CUMBERLAND — The mayor and City Council voted 4-1 Tuesday to finalize the contract of sale for the Rolling Mill commercial site to the developer, with Councilman Eugene Frazier casting the lone vote in opposition.
Final approval on city business must go through three readings, or votes, before it becomes official law. Tuesday’s vote was the third and final vote clearing the way for the parties involved to go to closing.
The sale is for the 2.5-acre tract in the Rolling Mill neighborhood, off Exit 43 of Interstate 68, to developer Ed Scott of Cumberland Gateway Real Estate, LLC. The site will become the Cumberland Gateway Plaza and will feature a hotel, sit-down restaurant, fast service restaurant, retail shops and a convenience store. The plaza is part of a larger renewal plan in the vicinity called the Maryland Avenue Redevelopment Project.
Under the contract, the developer will pay $600,000 for the site, with the subsequent construction to take place in three phases. The contract allows the developer to recoup the $600,000 by being reimbursed $200,000 after each phase is completed.
The developer also takes over negotiations with the roughly dozen homeowners at the site who have so far not wished to sell.
Under the contract, certain types of businesses are prohibited by the city while others are not.
The contract also names some of the businesses favored by the city with which the developer has relationships. Restaurants include Dunkin’ Donuts, Starbucks, Sonic, IHOP, Waffle House, Chipotle, Panera Bread, Panda Express, Jersey Mike’s and Five Guys. Convenience stores include Wawa and Royal Farms.
Frazier said his concern with the contract involves control over what businesses go in the plaza. The contract says the developer may request a prohibited business and may “not be unreasonably denied or delayed” from installing the business at the site.
Frazier said the clause gives too much say to the developer.
“The way it is set up, we have final say of what goes in there,” said Frazier. “The way it is now, they can come back and say it is (a) reasonable (business) and say we don’t get what we want in there. That is the only thing I’m against. I don’t want the mayor and City Council to give away the ability to say, ‘no you can’t get that one in there.’”
Following the meeting, Mayor Brian Grim said Frazier’s concerns are unlikely to present a problem.
“What I hear (Frazier) saying is there’s this go-around option,” said Grim. “He’s saying, without good reason, they can bring anything in. Even in the instance that he would have a case to make (for a certain business), there is still a judicial process.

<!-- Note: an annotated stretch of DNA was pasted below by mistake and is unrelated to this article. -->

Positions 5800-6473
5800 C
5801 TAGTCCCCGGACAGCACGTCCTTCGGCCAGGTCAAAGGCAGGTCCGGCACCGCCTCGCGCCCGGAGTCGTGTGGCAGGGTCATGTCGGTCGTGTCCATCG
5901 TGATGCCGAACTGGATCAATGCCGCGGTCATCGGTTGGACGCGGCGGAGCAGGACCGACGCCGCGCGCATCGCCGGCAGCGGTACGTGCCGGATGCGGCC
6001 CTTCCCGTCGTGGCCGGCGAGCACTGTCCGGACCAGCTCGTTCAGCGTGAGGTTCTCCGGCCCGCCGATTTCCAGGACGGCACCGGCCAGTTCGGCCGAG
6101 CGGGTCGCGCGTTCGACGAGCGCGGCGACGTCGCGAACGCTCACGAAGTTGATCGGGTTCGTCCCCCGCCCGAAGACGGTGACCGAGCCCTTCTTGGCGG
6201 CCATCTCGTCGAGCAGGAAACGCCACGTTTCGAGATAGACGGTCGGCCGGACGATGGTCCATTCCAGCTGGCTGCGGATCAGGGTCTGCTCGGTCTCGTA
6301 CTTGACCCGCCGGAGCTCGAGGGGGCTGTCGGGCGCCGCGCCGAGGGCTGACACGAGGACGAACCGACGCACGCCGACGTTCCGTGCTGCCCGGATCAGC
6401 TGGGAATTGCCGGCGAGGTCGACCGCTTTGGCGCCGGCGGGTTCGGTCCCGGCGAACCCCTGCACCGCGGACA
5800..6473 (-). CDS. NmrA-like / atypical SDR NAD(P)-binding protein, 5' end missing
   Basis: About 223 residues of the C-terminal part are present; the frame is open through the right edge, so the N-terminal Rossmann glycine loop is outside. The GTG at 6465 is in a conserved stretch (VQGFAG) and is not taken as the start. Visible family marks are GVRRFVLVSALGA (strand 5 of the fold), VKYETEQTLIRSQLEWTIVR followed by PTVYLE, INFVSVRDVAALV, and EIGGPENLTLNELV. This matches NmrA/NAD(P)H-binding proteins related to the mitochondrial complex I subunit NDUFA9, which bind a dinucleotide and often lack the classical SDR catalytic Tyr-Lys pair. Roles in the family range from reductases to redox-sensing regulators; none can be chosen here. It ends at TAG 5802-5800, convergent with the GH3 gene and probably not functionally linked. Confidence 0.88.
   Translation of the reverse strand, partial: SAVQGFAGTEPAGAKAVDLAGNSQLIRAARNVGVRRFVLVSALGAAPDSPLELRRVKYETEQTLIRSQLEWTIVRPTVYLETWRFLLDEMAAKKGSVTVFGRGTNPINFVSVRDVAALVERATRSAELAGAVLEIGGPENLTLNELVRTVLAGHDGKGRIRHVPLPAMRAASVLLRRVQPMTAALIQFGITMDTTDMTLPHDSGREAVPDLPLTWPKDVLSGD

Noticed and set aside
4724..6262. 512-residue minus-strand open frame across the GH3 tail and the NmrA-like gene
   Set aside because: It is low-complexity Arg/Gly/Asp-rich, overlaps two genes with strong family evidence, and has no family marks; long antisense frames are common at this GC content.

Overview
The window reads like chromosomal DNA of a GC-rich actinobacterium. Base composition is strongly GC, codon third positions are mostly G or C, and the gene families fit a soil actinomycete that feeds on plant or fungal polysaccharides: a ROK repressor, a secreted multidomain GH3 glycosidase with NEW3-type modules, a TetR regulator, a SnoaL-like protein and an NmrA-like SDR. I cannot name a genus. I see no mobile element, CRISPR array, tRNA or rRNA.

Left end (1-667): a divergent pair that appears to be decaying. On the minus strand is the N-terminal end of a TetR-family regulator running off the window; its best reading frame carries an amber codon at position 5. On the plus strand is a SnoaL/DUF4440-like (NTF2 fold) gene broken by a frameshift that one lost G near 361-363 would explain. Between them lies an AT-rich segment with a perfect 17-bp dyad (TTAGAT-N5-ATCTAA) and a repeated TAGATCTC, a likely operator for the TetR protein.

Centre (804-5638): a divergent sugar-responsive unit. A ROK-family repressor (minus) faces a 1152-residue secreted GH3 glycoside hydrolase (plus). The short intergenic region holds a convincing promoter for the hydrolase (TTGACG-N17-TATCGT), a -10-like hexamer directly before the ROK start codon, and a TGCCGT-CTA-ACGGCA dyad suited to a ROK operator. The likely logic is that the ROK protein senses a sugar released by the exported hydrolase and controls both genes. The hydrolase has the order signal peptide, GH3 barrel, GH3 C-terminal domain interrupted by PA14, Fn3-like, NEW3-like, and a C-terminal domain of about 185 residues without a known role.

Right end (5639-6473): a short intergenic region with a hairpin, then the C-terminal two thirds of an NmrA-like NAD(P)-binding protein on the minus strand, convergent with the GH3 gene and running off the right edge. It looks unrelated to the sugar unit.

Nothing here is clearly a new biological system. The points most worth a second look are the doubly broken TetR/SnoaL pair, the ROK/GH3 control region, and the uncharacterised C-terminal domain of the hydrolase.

“There are many things that are excluded ... some fast food, tattoo parlors, any fast-cash operations ... things like that.
“The councilman (Frazier) is oversimplifying it saying there is a way for the developer to get out of something and do something they want,” said Grim. “That is not the case at all. There is a reasonable standard that is codified in law. It simply means we would have to have good reason to deny him anything he actually wants to put there.”
The city and developer are expected to sign the sales contract by early November.
Addressing a letter
In other news from the meeting, Wayne Hedrick, a candidate for City Council, spoke during public input. Hedrick had a few concerns after reading a letter to the editor from Mary Miltenberger that appeared in Friday’s Cumberland Times-News.
One remark in the letter said: How many (with the city) are getting kickbacks from the (Maryland Avenue Redevelopment) project?
At the meeting, the council members said no kickbacks were involved. Grim elaborated following the meeting.
“Not only are kickbacks illegal,” said Grim, “but, just because a person has a first amendment right to say anything they want to, doesn’t mean any of it has any basis in reality or fact. That is something that was simply conjured up. It is an allegation of a pretty significant crime by your elected officials with no evidence whatsoever to support it. It is simply not true. No kickbacks are happening. It is simply silliness.”
The letter also said that $15.5 million was spent on the project to date. Jeff Rhodes, city administrator, said a total of $3.5 million has been raised for the project so far from municipal bond sales.
In addition, the letter said multi-year tax breaks were offered. Mike Cohen, city attorney, said, “the agreement prohibits such tax breaks.”
“It is election season and you hear things said that have no basis at all in facts,” said Grim. “This is a perfect example.”
Follow staff writer Greg Larry on Twitter @GregLarryCTN.